$1 million will help open ‘Opportunity House’ for young adults
NEWPORT, Ky. (WTVQ/Press Release) – A $1 million award will help open the Highland Heights Opportunity House in Campbell County.
The governor awarded the $1 million Community Development Block Grant to the City of Highland Heights, which applied for the grant in partnership with Brighton Properties, Inc.
BPI will lease an office space that has been vacant for 15 years, known as the Brown Building, and renovate it to create 16 affordable apartments in the new Opportunity House for low-income Kentuckians ages 18-24 who are pursuing a college degree or professional certificate.
“We want to lift up our fellow Kentuckians across the commonwealth. This project ensures greater access to safe, stable housing, breaking down barriers that often keep folks out of higher education,” Gov. Andy Beshear said Monday in announcing the grant. “This project can help those it supports break cycles of poverty, not only by helping those participating, but by lifting up future generations of Kentuckians.”
“The City of Highland Heights is proud to be a part of the Opportunity House project, which will be a vehicle for changing young lives in our region for years to come,” said Highland Heights Mayor Greg Meyers. “The name really says it all, it will be a special opportunity to shape the lives of those who end up calling Highland Heights their home and I look forward to seeing the dividends the Opportunity House and its social programs will pay in the form of skilled workers and productive citizens for our communities.”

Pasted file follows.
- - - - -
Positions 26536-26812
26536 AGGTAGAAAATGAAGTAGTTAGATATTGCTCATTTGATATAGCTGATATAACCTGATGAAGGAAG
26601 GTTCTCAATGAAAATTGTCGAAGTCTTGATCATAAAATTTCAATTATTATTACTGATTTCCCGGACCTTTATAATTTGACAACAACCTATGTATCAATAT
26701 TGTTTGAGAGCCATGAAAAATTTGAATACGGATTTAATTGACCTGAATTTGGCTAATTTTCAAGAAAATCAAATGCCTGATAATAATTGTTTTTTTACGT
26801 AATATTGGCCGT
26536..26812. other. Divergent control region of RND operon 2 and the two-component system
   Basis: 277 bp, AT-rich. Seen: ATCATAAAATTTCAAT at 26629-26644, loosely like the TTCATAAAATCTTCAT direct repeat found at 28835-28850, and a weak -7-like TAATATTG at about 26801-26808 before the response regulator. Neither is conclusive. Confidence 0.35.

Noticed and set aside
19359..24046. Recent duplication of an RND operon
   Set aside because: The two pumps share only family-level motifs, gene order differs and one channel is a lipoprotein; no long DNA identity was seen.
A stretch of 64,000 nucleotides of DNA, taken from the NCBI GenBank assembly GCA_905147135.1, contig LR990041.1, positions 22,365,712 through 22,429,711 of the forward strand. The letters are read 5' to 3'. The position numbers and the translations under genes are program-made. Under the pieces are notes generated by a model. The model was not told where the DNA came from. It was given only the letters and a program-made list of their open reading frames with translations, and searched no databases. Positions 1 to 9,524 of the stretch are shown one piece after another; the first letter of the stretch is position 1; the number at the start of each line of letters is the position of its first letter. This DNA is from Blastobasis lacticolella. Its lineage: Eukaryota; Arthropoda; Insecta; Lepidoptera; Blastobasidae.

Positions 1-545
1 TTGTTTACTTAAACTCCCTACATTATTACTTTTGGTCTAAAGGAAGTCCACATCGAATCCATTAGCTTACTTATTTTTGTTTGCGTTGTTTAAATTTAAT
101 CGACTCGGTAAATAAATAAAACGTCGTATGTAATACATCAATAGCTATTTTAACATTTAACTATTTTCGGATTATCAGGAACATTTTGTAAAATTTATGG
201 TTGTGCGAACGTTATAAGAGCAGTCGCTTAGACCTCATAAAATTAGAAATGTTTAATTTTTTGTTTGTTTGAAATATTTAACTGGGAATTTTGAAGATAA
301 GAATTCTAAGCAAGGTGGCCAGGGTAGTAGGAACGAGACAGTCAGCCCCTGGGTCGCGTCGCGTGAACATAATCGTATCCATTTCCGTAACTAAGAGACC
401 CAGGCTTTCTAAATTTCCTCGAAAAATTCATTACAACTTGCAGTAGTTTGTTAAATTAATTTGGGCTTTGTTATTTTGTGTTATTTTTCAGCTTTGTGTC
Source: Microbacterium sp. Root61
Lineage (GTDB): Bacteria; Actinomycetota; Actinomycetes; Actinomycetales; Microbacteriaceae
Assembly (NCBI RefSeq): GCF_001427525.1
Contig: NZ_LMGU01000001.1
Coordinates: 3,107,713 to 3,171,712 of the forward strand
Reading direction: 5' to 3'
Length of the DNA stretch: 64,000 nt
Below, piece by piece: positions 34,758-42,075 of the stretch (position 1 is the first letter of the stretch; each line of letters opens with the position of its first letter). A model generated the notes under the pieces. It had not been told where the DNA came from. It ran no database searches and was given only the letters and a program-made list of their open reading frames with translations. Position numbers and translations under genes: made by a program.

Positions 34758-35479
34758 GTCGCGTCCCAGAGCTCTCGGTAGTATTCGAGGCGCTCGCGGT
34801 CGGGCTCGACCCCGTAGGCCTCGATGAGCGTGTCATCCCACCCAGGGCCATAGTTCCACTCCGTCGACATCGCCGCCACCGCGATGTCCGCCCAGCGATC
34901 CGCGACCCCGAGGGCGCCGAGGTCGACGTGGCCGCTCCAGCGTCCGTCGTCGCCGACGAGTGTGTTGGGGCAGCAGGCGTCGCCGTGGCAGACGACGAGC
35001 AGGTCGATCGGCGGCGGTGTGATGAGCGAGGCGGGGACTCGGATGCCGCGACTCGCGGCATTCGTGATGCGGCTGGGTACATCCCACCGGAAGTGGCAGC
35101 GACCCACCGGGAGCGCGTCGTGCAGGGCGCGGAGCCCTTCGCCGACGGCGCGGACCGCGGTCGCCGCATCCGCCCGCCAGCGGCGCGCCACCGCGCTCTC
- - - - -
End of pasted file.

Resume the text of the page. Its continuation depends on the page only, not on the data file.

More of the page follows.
The basement of the Opportunity House will provide training and meeting space for comprehensive social services and counseling for residents. Residents must participate in life skills training and secure part-time employment.
Lt. Gov. Jacqueline Coleman, who also serves as Kentucky’s Secretary of Education and Workforce Development, emphasized the significant need for Opportunity House in its community.
“Our administration will always put education first because every child and young adult in our commonwealth deserves our full support as they reach toward their potential,” said Lt. Gov. Coleman. “The Opportunity House will remove many financial and social obstacles that make it harder for some young Kentuckians to graduate from college or a technical school through no fault of their own.”
Lt. Gov. Coleman said there are more than 5,000 Kentuckians age 18-24 in Campbell, Boone and Kenton counties who are both unemployed and not in school.
Without support systems like the Opportunity House, these youth often struggle financially and emotionally into adulthood, especially if they turned 18 in foster care and were never adopted.
According to recent statistics provided by the National Youth in Transition Data Base, at age 19, 44% of youth that aged out of foster care were receiving public assistance; by age 21, the number grew to 59%.
In addition to leasing the Opportunity House, BPI, a 501(c)(3) affiliate of Brighton Center, will operate, manage and insure the facility. The CDBG will be provided by the City of Highland Heights to BPI in the form of a 20 year forgivable deferred loan, with 5% forgiven each year the Opportunity House is in operation.
The Governor highlighted that BPI will match 83% of the CDBG grant, investing $832,105 into the Opportunity House.
Brighton Center will also provide a licensed therapist to provide intake assessments of prospective residents and a full-time case manager to develop and monitor individual-specific plans, leading residents to educational success, employment and self-sufficiency.